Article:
PACs inhibit HT-29, MCF-7, and PC-3 cancer cell proliferation

Cellular proliferation was detected by the trypan blue exclusion method to examine the effects of PACs on the cellular proliferation of HT-29, MCF-7, and PC-3 cells. PAC treatment significantly decreased cell proliferation in all investigated cells p < 0.001 (Figs. 4A4C). Further, PACs altered cell morphology after 72 h at their respective IC50 doses. We observed that the cells lost typical morphology, becoming fragmented, round, and vacuolated (Figs. 4D4I). Our results demonstrate that PACs have significant anti-proliferative properties on cancer cell growth.

Proliferation of HT29, MCF-7, and PC-3 cells after PACs treatment.

Figure 4: Proliferation of HT29, MCF-7, and PC-3 cells after PACs treatment.

(A) HT29, (B) MCF-7, and (C) PC-3 cell confluency percentage compared to untreated cells after 0, 5, 10, 50, 100, or 200 μ g/mL PACs for 24, 48, and 72 h. Cells were counted using trypan blue exclusion. The obtained data were analyzed by two-way ANOVA. The data represent the mean ± SD of three independent experiments. Cell morphology in (D, E) HT29, (F, G) MCF-7, and (H, I) PC-3 cells after treatment with PACs at the LC50 dose for 72 h (magnification: 10X). ns: p > 0.05, p < 0.05, ∗∗p < 0.01, ∗∗∗p < 0.001 vs. control.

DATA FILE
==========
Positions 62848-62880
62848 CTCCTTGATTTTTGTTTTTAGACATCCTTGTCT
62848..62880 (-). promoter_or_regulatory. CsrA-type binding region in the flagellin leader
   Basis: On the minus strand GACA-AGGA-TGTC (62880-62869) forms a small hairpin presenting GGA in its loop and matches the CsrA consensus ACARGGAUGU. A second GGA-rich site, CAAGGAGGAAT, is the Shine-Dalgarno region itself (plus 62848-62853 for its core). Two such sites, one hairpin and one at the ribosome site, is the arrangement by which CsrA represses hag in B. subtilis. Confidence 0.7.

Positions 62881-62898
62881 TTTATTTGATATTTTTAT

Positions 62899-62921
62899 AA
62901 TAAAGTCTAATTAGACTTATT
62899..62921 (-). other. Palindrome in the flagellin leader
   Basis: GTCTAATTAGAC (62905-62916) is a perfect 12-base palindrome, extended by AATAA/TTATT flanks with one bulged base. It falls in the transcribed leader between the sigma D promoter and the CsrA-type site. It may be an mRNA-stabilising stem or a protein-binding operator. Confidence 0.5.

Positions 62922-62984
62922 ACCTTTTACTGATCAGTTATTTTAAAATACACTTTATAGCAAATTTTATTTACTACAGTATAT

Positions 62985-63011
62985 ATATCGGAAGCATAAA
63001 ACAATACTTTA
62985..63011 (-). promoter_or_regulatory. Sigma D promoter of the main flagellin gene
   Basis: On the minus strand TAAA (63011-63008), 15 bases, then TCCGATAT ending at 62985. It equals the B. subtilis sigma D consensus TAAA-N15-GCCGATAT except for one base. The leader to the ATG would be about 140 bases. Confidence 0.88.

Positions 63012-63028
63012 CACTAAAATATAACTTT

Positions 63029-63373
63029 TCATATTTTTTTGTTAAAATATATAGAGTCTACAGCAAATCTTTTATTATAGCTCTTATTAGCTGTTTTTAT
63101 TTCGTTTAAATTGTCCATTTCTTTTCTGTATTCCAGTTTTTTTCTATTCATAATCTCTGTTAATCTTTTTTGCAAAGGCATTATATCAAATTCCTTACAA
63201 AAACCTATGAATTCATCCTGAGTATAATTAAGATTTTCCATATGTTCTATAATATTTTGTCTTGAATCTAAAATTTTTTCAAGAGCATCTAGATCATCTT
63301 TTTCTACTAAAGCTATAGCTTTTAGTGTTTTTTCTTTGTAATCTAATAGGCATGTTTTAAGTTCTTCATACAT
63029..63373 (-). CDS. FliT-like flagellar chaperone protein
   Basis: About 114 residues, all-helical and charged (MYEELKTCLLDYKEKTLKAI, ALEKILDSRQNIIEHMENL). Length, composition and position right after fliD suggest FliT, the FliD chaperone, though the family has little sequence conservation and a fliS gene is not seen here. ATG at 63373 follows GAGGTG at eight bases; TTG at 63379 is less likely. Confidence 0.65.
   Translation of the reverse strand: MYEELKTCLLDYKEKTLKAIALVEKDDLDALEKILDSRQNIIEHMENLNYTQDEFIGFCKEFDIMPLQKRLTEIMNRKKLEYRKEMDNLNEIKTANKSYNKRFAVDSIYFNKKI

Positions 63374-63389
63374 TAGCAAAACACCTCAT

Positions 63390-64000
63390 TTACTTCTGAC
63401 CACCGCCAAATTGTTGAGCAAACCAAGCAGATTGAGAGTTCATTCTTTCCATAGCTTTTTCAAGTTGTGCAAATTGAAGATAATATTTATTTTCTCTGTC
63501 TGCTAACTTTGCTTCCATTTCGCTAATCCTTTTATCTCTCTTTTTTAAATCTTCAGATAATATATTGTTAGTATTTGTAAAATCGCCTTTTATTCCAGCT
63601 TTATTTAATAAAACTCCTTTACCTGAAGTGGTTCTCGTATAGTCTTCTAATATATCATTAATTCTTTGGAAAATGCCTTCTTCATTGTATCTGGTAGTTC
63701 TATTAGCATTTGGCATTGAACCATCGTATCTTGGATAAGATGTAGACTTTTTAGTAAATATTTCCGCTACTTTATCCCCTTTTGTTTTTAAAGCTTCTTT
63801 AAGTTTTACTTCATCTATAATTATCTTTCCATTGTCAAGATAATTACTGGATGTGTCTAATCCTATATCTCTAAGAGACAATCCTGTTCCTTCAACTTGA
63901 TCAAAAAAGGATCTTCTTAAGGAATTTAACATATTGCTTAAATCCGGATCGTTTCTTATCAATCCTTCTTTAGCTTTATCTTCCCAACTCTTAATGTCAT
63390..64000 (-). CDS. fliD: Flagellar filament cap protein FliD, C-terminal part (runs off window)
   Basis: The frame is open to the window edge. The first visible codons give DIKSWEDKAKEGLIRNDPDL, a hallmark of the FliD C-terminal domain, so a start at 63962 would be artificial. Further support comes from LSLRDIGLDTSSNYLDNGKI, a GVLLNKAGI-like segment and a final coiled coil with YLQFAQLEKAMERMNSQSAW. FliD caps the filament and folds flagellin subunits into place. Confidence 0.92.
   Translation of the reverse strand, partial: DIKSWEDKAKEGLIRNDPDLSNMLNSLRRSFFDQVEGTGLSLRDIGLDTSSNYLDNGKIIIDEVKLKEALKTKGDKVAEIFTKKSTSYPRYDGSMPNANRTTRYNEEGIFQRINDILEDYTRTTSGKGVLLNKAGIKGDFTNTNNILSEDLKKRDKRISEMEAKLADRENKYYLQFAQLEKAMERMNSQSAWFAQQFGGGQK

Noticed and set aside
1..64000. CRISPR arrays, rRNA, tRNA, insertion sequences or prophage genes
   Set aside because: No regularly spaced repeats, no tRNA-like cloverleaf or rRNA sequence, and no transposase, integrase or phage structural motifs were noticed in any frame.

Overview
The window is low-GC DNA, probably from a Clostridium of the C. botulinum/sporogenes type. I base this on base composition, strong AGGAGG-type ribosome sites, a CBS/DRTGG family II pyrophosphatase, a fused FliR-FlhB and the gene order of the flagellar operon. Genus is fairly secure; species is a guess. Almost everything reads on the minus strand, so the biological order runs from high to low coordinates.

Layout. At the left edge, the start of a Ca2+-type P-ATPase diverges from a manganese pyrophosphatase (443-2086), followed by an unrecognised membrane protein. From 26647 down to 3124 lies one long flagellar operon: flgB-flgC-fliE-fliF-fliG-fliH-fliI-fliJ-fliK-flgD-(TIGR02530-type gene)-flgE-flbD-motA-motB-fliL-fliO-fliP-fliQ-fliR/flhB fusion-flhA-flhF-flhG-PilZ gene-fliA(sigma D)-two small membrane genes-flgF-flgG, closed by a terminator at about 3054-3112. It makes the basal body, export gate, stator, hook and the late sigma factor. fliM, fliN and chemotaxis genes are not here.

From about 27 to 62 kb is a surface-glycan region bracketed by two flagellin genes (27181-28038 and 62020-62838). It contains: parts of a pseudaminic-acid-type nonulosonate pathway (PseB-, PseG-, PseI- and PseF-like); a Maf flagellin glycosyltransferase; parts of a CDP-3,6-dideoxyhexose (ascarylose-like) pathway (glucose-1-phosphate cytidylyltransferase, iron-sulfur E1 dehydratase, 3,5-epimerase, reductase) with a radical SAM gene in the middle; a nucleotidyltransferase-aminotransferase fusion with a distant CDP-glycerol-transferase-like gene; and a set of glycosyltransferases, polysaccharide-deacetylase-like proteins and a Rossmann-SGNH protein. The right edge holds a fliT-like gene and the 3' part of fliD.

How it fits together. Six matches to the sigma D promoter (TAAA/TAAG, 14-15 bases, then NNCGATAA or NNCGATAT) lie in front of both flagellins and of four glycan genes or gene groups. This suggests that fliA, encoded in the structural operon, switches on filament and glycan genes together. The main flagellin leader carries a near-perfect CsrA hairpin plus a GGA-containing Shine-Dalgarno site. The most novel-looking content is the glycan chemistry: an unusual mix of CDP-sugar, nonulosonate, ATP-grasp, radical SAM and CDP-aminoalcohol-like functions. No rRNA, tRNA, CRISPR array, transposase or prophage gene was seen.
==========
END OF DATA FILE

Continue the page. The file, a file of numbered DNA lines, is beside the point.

Wound healing assay in HT-29, MCF-7, and PC-3 cancer cell lines

We next investigated wound healing to evaluate cellular migration. Each cell line was treated with 100 µg/mL PACs. All tested cells showed a similarly decreased migration response after 24 and 48 h, indicated by an unhealed wound. Untreated cells showed complete closure of the wound after 48 h (Fig. 5). In all cells, there was no significant cell migration at 0 h. However, untreated cell migration significantly increased after 24 h, compared to HT-29 (∗∗p < 0.01), MCF-7, and PC-3 cells (p < 0.05). After 48 h, untreated cell migration was significantly increased compared to HT-29 (∗∗∗p < 0.001), MCF-7 (∗∗p < 0.01), and PC-3 cells (p < 0.05).